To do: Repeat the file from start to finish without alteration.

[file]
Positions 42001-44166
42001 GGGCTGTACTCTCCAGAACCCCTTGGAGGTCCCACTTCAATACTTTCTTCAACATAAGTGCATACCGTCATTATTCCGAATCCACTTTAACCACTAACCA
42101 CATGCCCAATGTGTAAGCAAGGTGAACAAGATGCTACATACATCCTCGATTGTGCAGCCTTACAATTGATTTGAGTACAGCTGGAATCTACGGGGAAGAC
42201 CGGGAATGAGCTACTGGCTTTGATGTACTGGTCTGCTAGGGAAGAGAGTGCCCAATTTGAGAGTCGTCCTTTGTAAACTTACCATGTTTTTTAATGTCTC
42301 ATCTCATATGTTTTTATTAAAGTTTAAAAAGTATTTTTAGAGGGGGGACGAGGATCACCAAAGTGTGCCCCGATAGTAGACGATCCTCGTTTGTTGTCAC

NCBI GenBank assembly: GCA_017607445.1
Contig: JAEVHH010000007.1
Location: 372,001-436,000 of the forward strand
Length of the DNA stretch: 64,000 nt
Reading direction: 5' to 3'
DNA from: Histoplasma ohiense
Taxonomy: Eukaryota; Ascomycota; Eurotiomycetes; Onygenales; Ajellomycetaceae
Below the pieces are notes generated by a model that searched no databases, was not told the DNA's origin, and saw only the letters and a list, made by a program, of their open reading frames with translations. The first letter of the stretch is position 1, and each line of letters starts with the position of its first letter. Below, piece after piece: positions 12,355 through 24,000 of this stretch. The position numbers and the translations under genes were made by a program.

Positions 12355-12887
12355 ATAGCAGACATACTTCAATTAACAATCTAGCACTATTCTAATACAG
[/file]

Positions 42001-44166
42001 GGGCTGTACTCTCCAGAACCCCTTGGAGGTCCCACTTCAATACTTTCTTCAACATAAGTGCATACCGTCATTATTCCGAATCCACTTTAACCACTAACCA
42101 CATGCCCAATGTGTAAGCAAGGTGAACAAGATGCTACATACATCCTCGATTGTGCAGCCTTACAATTGATTTGAGTACAGCTGGAATCTACGGGGAAGAC
42201 CGGGAATGAGCTACTGGCTTTGATGTACTGGTCTGCTAGGGAAGAGAGTGCCCAATTTGAGAGTCGTCCTTTGTAAACTTACCATGTTTTTTAATGTCTC
42301 ATCTCATATGTTTTTATTAAAGTTTAAAAAGTATTTTTAGAGGGGGGACGAGGATCACCAAAGTGTGCCCCGATAGTAGACGATCCTCGTTTGTTGTCAC

NCBI GenBank assembly: GCA_017607445.1
Contig: JAEVHH010000007.1
Location: 372,001-436,000 of the forward strand
Length of the DNA stretch: 64,000 nt
Reading direction: 5' to 3'
DNA from: Histoplasma ohiense
Taxonomy: Eukaryota; Ascomycota; Eurotiomycetes; Onygenales; Ajellomycetaceae
Below the pieces are notes generated by a model that searched no databases, was not told the DNA's origin, and saw only the letters and a list, made by a program, of their open reading frames with translations. The first letter of the stretch is position 1, and each line of letters starts with the position of its first letter. Below, piece after piece: positions 12,355 through 24,000 of this stretch. The position numbers and the translations under genes were made by a program.

Positions 12355-12887
12355 ATAGCAGACATACTTCAATTAACAATCTAGCACTATTCTAATACAG